The King has chosen a royal cypher featuring the Tudor Crown in an apparent nod to the reign of his grandfather, George VI.
The cypher, unveiled on Tuesday, will adorn buttons, liveries, military uniforms, passports and postboxes as it is gradually unveiled in the months and years ahead.
Below the crown, the King’s initials CIIIR - for Charles III Rex - are interlinked.
The design marks a shift from the St Edward’s Crown that was used by Queen Elizabeth II and has become part of the national identity.
Instantly recognisable, it is replicated everywhere from government buildings and state documents to police uniforms - and is the only one in living memory for most Britons.
The cypher is the personal property of the King and was selected by His Majesty from a series of 10 designs prepared by the College of Arms, which is responsible for creating and maintaining official registers of coats of arms and pedigrees.
A Scottish version of the cypher features the Scottish Crown and was approved by Lord Lyon King of Arms.
It will be used for the first time on Tuesday, when mail sent from the Royal Household is franked at Buckingham Palace.
While broadly following the same pattern, successive monarchs have each taken their own approach to choosing a cypher.
A stylised version of the St Edward’s Crown was chosen by George II, George III, George IV and later by Elizabeth II.
The crown, which is kept in the Tower of London's Jewel House, is reserved for the act of coronation.
Featuring two dipped arches topped with a jewelled monde and a cross pattee, it is studded with 444 precious and semi-precious stones.
The original was thought to have belonged to Edward the Confessor, who was canonised by the Catholic Church in 1161, but was destroyed after the execution of Charles I in 1649.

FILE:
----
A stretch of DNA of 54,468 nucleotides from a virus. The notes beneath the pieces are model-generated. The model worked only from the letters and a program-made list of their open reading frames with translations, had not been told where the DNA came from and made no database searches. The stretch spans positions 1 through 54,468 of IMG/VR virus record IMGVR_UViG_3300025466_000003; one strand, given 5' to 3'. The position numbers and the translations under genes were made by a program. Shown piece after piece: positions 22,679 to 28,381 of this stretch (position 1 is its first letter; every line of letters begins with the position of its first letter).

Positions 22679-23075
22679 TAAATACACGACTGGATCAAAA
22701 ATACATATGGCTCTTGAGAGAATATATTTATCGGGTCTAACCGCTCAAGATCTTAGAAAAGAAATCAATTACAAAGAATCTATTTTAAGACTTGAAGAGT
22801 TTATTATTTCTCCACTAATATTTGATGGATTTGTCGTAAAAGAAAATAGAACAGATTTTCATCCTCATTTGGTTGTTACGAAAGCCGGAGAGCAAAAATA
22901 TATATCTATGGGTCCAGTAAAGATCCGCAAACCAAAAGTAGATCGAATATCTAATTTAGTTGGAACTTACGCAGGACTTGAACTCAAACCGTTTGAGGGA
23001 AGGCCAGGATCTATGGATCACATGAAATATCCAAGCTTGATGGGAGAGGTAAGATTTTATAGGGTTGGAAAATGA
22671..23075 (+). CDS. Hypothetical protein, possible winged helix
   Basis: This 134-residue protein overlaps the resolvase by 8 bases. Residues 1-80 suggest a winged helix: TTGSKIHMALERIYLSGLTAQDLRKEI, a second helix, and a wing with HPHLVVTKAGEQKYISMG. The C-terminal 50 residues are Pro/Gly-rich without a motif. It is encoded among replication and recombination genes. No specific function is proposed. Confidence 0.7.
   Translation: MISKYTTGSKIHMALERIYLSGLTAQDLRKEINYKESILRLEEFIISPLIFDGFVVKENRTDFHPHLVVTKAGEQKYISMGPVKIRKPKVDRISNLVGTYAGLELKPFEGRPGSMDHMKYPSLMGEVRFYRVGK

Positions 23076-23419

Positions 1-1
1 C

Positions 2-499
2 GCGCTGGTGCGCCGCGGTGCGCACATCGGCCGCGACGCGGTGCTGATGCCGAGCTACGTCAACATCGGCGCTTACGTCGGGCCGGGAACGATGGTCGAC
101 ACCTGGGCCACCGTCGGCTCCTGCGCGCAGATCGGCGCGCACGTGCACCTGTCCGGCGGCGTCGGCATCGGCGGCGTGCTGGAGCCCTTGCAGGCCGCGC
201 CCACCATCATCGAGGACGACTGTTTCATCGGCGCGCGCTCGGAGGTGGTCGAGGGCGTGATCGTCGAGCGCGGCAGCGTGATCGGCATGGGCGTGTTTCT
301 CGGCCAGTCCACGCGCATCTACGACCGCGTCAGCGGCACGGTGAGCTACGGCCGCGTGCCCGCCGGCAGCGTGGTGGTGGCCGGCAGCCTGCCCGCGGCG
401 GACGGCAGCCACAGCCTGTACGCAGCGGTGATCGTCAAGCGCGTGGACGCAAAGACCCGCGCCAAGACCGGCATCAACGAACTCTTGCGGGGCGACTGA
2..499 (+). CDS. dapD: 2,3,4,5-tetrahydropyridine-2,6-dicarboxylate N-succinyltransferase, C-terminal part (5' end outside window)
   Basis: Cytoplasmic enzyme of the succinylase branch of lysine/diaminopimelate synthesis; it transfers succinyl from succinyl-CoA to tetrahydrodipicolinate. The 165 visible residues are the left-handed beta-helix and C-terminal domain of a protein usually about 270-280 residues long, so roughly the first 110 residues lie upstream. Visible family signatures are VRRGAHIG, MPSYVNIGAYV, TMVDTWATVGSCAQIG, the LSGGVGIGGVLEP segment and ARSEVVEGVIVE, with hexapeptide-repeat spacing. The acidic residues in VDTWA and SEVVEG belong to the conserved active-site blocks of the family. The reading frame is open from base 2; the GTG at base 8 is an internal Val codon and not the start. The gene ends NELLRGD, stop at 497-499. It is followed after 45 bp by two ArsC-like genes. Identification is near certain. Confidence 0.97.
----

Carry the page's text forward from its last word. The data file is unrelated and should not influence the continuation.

The current version was made for the coronation of Charles II in 1661 and used at the coronation of Queen Elizabeth II in 1953.
The Tudor crown was depicted on the cyphers of Edward VII, Edwards VIII, George V and George VI.
Worn by monarchs since the reign of Henry VIII, it features two arches surmounted by an orb.
When Oliver Cromwell abolished the monarchy in 1649 and beheaded Charles I, historians feared the crown was lost forever.
Cromwell had ordered that the crown, weighing 7lb 6oz, be melted down, minted and sold as coins. Its 344 precious stones were sold separately while other parts of the crown were passed on intact.
The centrepiece was found under a tree by an amateur detectorist in 2017, ending a 400-year mystery over its whereabouts.
The 2.5in-high, inch-wide solid gold figurine, one of five on the Tudor crown, is now at the British Museum and could be worth £2million, according to historians.
The “R” for Rex or Regina was added to a monarch’s cypher from the reign of Henry VIII.
The design chosen by King Charles is markedly similar to the one chosen by his grandfather.
In a nod to his royal lineage, the King wore a tie pin bearing George VI’s cypher when he was formally proclaimed monarch at his Accession Council and again when he addressed MPs and peers at Westminster Hall, pledging to follow his mother’s example of "selfless duty".
He was later spotted wearing cufflinks bearing the cypher of his great-grandfather, King George V, as he waved to crowds at Buckingham Palace.
The decision to replace cyphers will be at the discretion of individual organisations, and the process will be gradual.
However, the cyphers featured on the gold coats of State Trumpeters and the front of house curtain at the Royal Opera House are expected to be changed imminently.
The cypher is perhaps most regularly seen on postboxes across the UK, which can be used to date the time of their creation.
When a sovereign dies, postboxes are not replaced but any new ones introduced from this point on will feature the King’s cypher.
In Scotland, postboxes do not feature the late Queen’s EIIR cypher because some do not accept that she was the second monarch of that name, as Queen Elizabeth I was not a ruler of Scotland.
Earlier postboxes bearing the cypher were vandalised and even blown up, according to the postal museum, and as a result now depict the Scottish crown.